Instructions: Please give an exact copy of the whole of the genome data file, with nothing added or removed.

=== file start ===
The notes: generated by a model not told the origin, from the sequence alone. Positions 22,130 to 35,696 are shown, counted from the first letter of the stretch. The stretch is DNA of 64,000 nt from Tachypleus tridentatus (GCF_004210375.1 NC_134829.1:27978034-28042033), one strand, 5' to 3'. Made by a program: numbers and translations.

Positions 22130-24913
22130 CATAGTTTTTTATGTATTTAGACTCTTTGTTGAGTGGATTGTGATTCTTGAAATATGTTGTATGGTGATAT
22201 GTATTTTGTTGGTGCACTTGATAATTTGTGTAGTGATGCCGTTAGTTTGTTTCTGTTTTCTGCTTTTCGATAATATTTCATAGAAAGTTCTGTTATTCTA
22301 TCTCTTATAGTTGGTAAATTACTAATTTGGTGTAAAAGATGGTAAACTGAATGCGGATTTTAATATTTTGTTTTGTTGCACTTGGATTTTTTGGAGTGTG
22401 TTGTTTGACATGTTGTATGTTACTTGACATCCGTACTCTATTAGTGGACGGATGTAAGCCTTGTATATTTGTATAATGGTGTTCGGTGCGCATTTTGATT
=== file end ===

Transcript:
The notes: generated by a model not told the origin, from the sequence alone. Positions 22,130 to 35,696 are shown, counted from the first letter of the stretch. The stretch is DNA of 64,000 nt from Tachypleus tridentatus (GCF_004210375.1 NC_134829.1:27978034-28042033), one strand, 5' to 3'. Made by a program: numbers and translations.

Positions 22130-24913
22130 CATAGTTTTTTATGTATTTAGACTCTTTGTTGAGTGGATTGTGATTCTTGAAATATGTTGTATGGTGATAT
22201 GTATTTTGTTGGTGCACTTGATAATTTGTGTAGTGATGCCGTTAGTTTGTTTCTGTTTTCTGCTTTTCGATAATATTTCATAGAAAGTTCTGTTATTCTA
22301 TCTCTTATAGTTGGTAAATTACTAATTTGGTGTAAAAGATGGTAAACTGAATGCGGATTTTAATATTTTGTTTTGTTGCACTTGGATTTTTTGGAGTGTG
22401 TTGTTTGACATGTTGTATGTTACTTGACATCCGTACTCTATTAGTGGACGGATGTAAGCCTTGTATATTTGTATAATGGTGTTCGGTGCGCATTTTGATT